“Keeping up with constantly changing legal, business and technological environments requires time and commitment,” he says. “Fortunately, we are blessed with a great administrative staff and partners who are always willing to share the load.”
In spite of his proficiency in personal injury law, Browning wasn’t initially drawn to the practice area. Starting out in the legal profession, he didn’t really understand what personal injury lawyers did and had the “ambulance chaser” perception about the practice area that a lot of people at the time did, he notes. Now he believes it is the most satisfying type of practice professionally.
“In a personal injury practice, you are not getting paid unless you get a recovery, which gives you the freedom and the responsibility to do everything that is necessary to get a case prepared,” he says. “No one is telling you what you can or can’t do or that your approach is too expensive, and you shouldn’t work so hard on a case. It is up to you as a lawyer to do what is necessary to get the job done—nothing more and nothing less.”
THE MOST CHALLENGING CASES
Many of the challenging personal injury cases Browning and the other attorneys at Spohrer Dodd handle have been referred to them by other firms.
“The foundation of our practice is taking cases that are outside the normal practice areas of most attorneys,” Browning says. “This generally means we are looking at complex factual, medical or legal issues.” Navigating these different issues to successful resolutions is what he most enjoys about his law practice.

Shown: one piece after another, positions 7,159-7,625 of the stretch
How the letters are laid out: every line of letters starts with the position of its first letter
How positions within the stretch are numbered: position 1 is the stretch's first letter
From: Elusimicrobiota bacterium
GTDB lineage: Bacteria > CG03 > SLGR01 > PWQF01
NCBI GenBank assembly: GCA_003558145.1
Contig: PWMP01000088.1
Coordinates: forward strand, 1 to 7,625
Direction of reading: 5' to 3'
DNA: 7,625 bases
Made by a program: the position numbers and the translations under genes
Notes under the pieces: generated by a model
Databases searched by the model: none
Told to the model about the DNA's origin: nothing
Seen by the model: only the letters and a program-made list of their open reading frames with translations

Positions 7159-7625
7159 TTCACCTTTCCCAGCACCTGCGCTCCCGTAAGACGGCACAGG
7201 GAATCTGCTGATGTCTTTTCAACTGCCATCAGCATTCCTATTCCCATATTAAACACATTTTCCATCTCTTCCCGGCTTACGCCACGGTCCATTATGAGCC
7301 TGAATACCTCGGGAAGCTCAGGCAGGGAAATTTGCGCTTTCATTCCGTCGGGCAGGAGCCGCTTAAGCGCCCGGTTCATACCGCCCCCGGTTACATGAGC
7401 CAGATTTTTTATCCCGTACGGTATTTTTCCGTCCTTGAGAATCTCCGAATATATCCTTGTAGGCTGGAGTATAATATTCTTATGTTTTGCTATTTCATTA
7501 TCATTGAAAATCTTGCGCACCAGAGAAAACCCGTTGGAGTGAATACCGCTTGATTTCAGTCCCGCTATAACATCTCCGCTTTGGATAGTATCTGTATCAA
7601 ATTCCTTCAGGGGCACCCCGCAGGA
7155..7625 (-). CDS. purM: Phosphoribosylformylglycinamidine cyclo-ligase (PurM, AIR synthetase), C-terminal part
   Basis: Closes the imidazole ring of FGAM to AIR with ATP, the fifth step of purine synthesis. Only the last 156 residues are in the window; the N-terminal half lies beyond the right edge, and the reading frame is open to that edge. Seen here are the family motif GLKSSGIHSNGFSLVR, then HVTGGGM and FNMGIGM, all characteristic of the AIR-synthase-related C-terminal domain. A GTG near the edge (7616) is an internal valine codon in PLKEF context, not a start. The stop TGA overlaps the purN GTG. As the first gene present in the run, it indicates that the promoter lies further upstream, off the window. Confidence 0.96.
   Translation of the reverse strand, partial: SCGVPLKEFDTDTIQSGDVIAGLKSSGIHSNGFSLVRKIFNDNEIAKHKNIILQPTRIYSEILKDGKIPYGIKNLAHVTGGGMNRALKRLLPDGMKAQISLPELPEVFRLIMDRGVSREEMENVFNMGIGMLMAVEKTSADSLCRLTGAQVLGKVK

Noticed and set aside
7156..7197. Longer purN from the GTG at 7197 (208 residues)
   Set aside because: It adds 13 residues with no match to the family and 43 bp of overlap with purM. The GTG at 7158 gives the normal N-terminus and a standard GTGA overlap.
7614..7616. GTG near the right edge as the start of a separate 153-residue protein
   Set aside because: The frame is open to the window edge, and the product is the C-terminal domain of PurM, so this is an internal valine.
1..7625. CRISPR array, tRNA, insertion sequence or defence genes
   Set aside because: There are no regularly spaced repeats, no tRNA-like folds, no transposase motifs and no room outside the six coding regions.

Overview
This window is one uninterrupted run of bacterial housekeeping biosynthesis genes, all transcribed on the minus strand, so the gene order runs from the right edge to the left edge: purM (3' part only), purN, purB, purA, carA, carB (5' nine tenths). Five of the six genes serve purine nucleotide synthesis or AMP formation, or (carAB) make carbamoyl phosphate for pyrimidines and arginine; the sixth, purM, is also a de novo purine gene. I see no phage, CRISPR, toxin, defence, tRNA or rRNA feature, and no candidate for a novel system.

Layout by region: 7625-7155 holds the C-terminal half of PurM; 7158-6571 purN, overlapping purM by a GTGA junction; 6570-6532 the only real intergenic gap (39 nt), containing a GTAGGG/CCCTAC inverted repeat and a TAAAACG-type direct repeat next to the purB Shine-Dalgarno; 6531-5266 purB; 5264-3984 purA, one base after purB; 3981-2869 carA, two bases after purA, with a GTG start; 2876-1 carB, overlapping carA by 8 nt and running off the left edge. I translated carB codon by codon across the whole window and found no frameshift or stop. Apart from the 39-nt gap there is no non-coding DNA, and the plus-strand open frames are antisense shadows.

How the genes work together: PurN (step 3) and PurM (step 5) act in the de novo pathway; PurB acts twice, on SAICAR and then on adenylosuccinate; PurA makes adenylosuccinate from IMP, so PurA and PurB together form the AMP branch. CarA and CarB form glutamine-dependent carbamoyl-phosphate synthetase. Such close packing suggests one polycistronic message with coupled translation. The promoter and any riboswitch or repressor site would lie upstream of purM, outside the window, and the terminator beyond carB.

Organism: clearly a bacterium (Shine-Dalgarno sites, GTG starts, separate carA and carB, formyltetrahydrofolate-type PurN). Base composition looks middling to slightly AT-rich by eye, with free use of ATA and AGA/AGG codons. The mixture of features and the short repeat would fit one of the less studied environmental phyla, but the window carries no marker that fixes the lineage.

“It is definitely not routine work,” he says. “Every case requires us to learn something new. Whether it is something related to automotive design or engineering or psychology, there is always some different piece of science or medicine involved. You have to scramble to learn enough about a particular subject so that you can evaluate what should have happened, what went wrong and why.”
For Browning, no one case stands out above another, however. Rather, he sees each and every one of them as equally important and meaningful.
“I have had lots of great cases and great clients,” he says. “Once you represent someone in this sort of litigation you end up with a friend for life. People come back to you—there is a bond built between you and the people you represent.”
The people he represents have had their lives turned upside down by the horrific accidents or incidents that caused their injuries. They may be facing months or even years of recovery time or permanent, debilitating disabilities. In addition to the physical and emotional trauma they face, there is the stress of financial uncertainty. Understanding and flexibility are key to working with clients facing these situations.
“Some clients really need to have their case resolved,” he says. “That is what they want— just get it over with. Other clients really need the maximum recovery because they are young and are going to need a lot of money for a long period of time. In order to do what is best for each client, you have to really understand the client’s situation and adapt a plan that is in his or her best interest.”